The Tehrik-e Taliban Pakistan (TTP), commonly known as the Pakistani Taliban, has claimed responsibility for an attack over the weekend that killed nine foreign mountain climbers and their local guide, calling it retribution for a U.S. drone strike last month that killed Waliur Rehman, the deputy head of the terrorist organization. Trend Lines spoke with three leading experts on Pakistani security about what the attack indicates about Pakistan’s fight against the Pakistani Taliban. “The militants killed the nine foreign tourists because they knew that this would make headlines in Pakistan and abroad, which would embarrass the government greatly,” Mansur Khan […]

This week, followers of a radical Sunni cleric fought for two days with Lebanese security forces in the southern city of Sidon, in clashes that reportedly killed 18 soldiers and up to 40 of the cleric’s followers. In an email interview, Oren Barak, associate professor of political science and international relations at the Hebrew University of Jerusalem, explained the Lebanese armed forces’ position within Lebanese society and its efforts to maintain stability amid spillover from Syria’s civil war. WPR: What is the Lebanese army’s position within Lebanon’s factional society, and who does it answer to? Oren Barak: The Lebanese armed […]

After many months of false starts, Afghan peace talks may finally officially begin in Doha, Qatar, where the Taliban opposition has established a quasi-official presence. But a newly published study (.pdf) by the International Center for the Study of Radicalization (ICSR) should again remind us that the likelihood of negotiating a sustained peace deal with the Taliban remains small. The report’s authors undertook a comprehensive study of almost three decades of negotiations with Afghan resistance movements, reviewing Soviet-era talks with the mujahedeen guerrillas as well as Western and Afghan government negotiations with the Afghan Taliban. Although generalizing lessons from history […]

When South Sudan formally declared its independence from the Republic of Sudan in July 2011, jubilant celebrations in the world’s newest country were almost equally matched by gloomy predictions about a failed state in the making. The past two years have done little to dispel the dire predictions that institutions in the South would not be able to cope with the enormous challenges of building a viable state. While not formally ranked in the 2012 Fund for Peace Failed States Index, the available data suggest that only three countries in the world score worse on indicators of state failure. This […]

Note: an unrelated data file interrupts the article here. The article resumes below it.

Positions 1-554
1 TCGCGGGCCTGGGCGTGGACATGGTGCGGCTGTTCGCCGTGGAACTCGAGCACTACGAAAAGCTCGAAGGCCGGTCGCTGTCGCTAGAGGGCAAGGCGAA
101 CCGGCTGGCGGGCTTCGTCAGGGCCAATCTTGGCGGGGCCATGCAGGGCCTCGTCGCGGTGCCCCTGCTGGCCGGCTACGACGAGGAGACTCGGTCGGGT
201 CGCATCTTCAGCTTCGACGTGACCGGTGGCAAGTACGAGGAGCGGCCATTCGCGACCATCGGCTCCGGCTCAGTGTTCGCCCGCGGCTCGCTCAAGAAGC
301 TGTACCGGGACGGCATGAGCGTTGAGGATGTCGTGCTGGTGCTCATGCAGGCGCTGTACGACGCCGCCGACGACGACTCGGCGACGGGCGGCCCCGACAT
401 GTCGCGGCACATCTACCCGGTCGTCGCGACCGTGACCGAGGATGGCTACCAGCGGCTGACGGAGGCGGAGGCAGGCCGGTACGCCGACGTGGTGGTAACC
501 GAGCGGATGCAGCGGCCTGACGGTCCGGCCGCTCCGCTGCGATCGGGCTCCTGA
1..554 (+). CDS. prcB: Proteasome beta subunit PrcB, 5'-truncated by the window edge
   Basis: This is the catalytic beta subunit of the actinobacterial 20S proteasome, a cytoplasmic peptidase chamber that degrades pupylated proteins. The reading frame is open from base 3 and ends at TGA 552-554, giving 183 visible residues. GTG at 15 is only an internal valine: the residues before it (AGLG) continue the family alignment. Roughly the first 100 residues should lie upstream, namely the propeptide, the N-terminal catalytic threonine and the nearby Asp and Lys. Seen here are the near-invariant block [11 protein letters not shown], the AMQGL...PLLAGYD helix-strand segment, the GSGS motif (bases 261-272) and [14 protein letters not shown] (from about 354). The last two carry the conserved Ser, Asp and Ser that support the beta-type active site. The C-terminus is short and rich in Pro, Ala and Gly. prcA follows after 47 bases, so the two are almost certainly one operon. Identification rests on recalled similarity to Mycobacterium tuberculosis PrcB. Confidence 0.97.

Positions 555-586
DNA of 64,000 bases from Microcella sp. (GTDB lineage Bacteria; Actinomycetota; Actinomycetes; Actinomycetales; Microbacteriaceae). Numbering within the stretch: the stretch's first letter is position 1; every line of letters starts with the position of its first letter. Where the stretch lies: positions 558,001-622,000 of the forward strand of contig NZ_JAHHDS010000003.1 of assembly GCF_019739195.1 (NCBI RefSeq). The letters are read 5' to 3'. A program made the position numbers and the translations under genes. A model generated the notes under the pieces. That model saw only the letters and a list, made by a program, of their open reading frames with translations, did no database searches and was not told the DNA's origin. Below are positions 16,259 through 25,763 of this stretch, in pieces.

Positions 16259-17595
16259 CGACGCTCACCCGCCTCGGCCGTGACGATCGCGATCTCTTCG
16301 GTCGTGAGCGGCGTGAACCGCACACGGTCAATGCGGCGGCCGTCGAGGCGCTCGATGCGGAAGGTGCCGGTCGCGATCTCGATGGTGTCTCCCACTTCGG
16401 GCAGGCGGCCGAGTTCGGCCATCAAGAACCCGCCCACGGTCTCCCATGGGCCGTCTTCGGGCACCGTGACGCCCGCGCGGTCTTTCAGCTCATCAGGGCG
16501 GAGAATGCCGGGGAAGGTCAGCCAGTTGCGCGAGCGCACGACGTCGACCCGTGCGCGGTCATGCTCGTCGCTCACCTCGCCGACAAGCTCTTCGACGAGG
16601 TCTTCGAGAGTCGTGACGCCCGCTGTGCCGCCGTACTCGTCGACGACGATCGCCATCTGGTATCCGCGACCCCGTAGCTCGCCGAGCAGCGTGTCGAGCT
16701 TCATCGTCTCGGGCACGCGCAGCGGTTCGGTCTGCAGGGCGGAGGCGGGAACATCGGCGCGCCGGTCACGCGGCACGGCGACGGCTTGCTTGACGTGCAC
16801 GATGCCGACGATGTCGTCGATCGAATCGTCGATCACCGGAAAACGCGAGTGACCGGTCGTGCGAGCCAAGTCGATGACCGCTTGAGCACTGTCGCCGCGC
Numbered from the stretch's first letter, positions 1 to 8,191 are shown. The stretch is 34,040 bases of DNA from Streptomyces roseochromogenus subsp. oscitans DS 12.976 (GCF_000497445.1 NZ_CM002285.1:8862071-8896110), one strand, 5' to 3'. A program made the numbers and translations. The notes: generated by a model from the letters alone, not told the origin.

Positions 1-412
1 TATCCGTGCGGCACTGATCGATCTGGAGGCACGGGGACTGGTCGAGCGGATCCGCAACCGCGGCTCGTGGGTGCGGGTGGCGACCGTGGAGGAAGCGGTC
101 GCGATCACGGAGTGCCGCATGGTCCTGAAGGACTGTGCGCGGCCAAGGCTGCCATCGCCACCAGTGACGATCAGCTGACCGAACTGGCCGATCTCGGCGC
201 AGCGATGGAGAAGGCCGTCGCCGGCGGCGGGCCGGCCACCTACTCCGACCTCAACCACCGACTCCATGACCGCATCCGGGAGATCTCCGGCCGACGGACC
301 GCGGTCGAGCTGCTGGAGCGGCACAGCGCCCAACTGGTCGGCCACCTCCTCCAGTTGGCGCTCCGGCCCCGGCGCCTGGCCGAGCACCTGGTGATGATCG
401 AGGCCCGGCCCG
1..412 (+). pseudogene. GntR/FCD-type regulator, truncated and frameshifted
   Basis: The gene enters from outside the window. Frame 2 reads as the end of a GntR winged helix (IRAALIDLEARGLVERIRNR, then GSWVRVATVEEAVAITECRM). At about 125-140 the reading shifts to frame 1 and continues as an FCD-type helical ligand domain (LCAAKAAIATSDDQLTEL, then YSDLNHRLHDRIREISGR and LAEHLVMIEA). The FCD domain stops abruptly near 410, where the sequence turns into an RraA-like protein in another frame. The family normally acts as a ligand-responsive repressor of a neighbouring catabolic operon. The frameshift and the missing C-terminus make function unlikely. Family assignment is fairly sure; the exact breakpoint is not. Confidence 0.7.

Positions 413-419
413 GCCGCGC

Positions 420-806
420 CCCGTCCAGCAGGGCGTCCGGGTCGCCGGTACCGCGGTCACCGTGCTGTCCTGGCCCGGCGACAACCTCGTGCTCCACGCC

Can regional powers replace the U.S. and Europe in policing perennial trouble spots such as the Middle East and West Africa? Or are their own weaknesses going to create new problems for the West? Recent events in Turkey and Nigeria have illustrated the dilemmas involved. Both countries have faced very different internal security challenges in recent months. Nigeria has tried to extirpate the Boko Haram Islamist rebel group with a major military offensive in the northeast of the country. Turkey has made a mess of handling widespread public protests stemming from arguments over a popular park in Istanbul. These episodes […]

Last week, Syria’s currency lost nearly a third of its value, the latest blow to an economy damaged by years of sanctions and war. In an email interview, Samer Abboud, an assistant professor at Arcadia University who has researched Syria’s political economy, explained the sanctions against Syria and the sectors most deeply affected by them. WPR: What is the state of the sanctions regime on Syria, in terms of measures existing before the war began and those enacted since? Samer Abboud: The U.S. sanctions prior to the conflict were mostly symbolic and had limited material impact on the economy. After […]